Recently we came across a recruitment industry study that stated 83% of the thousands of employees they surveyed agreed with the statement that they want a new job within the next twelve months with the top reasons being related to their direct boss and company culture. Curious to see what results we would find specific to the parking industry we conducted our own survey, asking the same question to over 500 employees at varying management levels. The result? With a response rate of 25%, 84% are actively seeking citing the exact same drivers at the top of the list: they don’t trust their boss and described the company culture as dysfunctional.
Hmmph. Maybe our industry isn’t that different.
Well, when it comes to leadership we’re probably not: adults want to be treated like adults regardless of what the organization makes or sells. When asked what would be the one thing that would have to change in order for the active seeker to stay, respondents shared:
- “Be more honest with me about decisions that affect my job and the direction the company is going.”
- “Change my job so I am actually doing the work promised during the interview.”
- And more than a few that stated, point blank, “get rid of my boss.”
Conversely for those who aren’t looking, 75% stated they are highly engaged and zero chose not engaged at all. Interestingly enough, when they responded to changes they would like to see in their current environment, the majority selected a smattering of different workplace improvements and not one ticked the “change in leadership” box.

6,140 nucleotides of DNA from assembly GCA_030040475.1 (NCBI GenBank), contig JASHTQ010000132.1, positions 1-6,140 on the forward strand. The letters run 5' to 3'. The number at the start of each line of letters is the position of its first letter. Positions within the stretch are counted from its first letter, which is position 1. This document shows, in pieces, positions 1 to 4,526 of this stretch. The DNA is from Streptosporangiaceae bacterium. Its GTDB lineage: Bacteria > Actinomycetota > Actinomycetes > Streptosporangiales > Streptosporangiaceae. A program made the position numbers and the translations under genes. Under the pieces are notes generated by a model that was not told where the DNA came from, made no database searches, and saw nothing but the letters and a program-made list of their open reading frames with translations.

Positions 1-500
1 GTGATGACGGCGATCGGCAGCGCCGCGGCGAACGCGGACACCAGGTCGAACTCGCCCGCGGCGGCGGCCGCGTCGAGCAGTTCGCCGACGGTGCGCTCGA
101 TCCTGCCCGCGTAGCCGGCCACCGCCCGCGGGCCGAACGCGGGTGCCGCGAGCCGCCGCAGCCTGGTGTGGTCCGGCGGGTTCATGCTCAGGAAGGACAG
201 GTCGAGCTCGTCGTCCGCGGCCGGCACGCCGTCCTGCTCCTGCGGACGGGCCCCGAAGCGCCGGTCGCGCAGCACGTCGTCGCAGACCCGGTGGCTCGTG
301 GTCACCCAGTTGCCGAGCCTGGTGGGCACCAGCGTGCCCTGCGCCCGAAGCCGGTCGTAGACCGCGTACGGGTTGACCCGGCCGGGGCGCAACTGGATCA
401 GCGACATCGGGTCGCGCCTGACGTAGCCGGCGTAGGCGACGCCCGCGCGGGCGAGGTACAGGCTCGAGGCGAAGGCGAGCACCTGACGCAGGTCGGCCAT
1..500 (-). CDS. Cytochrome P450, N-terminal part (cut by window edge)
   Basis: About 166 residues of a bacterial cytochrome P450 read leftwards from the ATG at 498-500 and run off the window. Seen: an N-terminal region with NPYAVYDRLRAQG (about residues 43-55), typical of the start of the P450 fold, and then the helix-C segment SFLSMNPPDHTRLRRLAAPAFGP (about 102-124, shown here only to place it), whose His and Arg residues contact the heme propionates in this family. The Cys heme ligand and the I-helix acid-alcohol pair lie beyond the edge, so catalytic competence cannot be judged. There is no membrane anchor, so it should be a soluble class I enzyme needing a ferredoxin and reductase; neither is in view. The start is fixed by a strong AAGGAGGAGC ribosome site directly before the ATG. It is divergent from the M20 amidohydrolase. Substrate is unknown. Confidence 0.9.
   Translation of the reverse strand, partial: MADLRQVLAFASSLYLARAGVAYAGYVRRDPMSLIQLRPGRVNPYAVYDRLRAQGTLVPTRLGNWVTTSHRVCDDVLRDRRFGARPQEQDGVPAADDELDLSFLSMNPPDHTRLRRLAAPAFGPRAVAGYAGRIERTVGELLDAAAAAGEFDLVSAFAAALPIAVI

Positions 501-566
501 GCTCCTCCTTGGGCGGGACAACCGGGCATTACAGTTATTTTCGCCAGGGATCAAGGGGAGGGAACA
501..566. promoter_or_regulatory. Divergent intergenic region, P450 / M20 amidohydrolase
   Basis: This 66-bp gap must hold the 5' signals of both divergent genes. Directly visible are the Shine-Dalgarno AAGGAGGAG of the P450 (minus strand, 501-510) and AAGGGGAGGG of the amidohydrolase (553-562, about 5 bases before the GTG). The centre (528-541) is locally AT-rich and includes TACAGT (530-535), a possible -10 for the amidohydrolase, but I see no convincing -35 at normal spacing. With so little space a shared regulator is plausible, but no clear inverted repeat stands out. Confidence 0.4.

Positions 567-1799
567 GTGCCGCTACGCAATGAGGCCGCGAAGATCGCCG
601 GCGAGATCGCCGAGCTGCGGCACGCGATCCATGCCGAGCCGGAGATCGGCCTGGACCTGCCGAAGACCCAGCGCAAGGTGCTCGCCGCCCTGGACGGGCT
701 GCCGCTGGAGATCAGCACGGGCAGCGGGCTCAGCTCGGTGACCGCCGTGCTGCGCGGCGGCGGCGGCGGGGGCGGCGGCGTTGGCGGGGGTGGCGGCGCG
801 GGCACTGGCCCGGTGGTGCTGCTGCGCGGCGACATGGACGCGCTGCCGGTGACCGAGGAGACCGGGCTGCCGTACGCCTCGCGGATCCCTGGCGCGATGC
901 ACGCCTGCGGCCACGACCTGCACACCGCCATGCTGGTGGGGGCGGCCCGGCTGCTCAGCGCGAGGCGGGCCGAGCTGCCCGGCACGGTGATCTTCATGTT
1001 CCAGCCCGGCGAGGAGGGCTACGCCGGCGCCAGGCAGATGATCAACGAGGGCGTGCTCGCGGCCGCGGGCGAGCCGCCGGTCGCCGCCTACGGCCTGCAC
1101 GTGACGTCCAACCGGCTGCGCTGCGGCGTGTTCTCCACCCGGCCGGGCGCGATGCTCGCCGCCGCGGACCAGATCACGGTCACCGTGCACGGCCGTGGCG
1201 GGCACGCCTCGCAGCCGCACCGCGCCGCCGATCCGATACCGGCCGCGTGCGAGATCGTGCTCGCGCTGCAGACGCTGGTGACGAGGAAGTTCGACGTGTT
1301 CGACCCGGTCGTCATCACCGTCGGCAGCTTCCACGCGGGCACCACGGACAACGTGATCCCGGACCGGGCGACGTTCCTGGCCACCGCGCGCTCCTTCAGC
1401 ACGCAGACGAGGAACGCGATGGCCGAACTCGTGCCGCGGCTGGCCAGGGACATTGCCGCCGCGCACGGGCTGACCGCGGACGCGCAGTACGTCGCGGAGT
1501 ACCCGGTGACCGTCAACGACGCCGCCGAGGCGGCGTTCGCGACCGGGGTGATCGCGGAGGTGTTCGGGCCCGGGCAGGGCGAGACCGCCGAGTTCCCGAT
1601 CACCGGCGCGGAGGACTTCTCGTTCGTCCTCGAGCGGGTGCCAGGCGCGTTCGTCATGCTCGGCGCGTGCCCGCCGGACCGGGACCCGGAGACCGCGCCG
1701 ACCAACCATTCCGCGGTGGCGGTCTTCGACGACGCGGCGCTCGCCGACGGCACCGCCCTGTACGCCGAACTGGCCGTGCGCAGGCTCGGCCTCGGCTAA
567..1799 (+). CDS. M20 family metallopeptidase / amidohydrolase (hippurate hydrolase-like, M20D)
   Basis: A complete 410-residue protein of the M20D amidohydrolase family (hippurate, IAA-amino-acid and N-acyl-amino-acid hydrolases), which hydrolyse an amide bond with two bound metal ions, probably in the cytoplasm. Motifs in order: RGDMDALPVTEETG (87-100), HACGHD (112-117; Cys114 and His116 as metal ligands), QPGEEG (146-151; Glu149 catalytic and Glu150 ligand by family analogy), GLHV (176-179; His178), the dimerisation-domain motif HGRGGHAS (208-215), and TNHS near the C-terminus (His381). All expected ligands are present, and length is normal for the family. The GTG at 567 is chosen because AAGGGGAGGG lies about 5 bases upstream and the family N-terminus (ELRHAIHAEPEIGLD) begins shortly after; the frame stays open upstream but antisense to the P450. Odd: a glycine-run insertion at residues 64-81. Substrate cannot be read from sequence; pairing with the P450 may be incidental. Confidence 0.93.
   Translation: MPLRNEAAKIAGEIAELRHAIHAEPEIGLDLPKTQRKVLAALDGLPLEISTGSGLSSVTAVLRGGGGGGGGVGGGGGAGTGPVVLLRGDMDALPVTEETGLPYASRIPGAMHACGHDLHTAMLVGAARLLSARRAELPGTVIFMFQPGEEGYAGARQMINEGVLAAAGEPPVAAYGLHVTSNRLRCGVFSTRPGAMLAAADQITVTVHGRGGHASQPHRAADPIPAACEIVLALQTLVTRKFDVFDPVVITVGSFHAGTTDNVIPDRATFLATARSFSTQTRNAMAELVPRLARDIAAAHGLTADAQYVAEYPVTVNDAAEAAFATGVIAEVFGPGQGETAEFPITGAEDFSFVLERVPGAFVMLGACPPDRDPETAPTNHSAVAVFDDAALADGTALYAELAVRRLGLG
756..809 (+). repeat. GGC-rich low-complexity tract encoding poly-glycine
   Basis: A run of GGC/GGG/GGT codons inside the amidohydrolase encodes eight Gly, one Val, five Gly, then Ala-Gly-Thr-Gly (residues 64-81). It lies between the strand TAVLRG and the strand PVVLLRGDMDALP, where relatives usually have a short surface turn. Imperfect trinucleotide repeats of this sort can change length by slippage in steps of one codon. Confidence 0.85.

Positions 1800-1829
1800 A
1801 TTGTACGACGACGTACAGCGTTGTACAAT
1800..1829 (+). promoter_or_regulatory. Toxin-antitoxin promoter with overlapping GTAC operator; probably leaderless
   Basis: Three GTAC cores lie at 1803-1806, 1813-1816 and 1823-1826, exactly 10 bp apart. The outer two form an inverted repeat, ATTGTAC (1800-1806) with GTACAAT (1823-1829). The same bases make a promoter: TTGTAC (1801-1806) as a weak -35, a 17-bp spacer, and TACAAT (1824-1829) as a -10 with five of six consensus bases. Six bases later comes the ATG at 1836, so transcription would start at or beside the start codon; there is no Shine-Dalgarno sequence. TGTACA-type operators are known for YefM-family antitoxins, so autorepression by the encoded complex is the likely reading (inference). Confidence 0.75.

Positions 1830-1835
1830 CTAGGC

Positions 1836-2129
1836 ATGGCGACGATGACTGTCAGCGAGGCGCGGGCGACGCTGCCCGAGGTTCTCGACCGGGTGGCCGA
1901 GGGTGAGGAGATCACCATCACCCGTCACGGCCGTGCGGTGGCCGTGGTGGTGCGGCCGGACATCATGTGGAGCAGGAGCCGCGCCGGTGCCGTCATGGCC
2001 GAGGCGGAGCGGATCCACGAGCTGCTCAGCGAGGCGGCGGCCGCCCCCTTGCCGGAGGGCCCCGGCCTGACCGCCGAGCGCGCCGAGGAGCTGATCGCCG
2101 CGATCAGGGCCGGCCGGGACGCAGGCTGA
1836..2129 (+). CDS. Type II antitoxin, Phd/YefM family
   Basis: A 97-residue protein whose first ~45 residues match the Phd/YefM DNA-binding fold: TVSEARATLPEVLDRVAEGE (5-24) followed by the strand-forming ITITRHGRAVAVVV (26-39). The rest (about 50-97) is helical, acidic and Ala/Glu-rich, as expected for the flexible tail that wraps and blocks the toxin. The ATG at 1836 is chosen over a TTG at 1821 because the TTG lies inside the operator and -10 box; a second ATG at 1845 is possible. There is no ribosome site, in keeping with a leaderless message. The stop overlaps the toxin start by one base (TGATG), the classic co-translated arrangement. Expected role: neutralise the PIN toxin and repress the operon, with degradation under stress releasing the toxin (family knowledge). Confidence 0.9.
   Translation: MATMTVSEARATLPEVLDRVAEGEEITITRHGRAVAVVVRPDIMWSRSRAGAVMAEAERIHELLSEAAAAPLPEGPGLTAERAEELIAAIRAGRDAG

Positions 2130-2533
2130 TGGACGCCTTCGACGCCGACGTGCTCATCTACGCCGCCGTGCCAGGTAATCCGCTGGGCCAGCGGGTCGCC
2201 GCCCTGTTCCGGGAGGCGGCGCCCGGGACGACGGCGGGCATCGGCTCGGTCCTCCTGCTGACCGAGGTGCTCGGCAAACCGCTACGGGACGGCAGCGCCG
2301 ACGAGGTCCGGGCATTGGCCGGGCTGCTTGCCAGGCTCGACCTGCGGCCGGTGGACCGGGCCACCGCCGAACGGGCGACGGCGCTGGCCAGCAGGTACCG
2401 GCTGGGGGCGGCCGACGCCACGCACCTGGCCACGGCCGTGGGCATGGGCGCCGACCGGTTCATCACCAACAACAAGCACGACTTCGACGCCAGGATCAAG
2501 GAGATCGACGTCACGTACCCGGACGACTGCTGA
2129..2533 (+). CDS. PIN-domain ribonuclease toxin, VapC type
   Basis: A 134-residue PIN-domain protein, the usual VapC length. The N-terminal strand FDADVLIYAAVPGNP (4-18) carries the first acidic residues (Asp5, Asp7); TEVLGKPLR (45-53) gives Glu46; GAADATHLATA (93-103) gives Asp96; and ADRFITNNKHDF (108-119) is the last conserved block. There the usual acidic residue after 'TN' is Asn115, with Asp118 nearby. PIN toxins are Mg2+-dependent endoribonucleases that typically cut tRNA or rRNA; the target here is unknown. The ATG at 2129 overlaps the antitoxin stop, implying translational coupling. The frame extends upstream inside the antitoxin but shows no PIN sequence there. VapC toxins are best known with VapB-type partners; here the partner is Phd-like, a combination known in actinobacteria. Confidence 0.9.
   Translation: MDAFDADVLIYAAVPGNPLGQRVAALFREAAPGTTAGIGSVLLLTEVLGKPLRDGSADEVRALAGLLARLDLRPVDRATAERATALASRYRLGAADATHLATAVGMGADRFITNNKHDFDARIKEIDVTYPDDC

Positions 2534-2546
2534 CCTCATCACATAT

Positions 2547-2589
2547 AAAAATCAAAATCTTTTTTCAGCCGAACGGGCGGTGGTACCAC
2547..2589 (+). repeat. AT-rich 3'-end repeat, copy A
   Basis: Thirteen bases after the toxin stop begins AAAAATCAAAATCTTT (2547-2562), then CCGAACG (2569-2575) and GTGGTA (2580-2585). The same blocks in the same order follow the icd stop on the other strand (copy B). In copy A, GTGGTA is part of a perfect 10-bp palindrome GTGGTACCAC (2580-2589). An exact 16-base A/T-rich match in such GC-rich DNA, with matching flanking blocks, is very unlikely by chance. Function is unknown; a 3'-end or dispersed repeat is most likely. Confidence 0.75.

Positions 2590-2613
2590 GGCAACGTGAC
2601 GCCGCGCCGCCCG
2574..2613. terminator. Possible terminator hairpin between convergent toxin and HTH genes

If you’re worried about a high performer who’s starting to show signs that she may be interested in working elsewhere, spend less time debating if a salary increase will keep her and put the bright light on her boss.
Observe how she does the little things: does she talk to her team authentically about their career objectives and provide honest feedback in the moment? Can she deliver good news and bad news equally as effective and on a timely basis? How does she weigh the impact on her team when she’s making “big” decisions? These and other indicators of her demeanor toward her direct reports are typically all you need to watch for when it relates to employee engagement and retention.
If you find that the leader isn’t providing these fundamental blocks, it’s time for you to put on your coaching hat and start to work shoulder to shoulder on improving the effectiveness of this particular leader – her employees will stick around and continue to produce above expectations.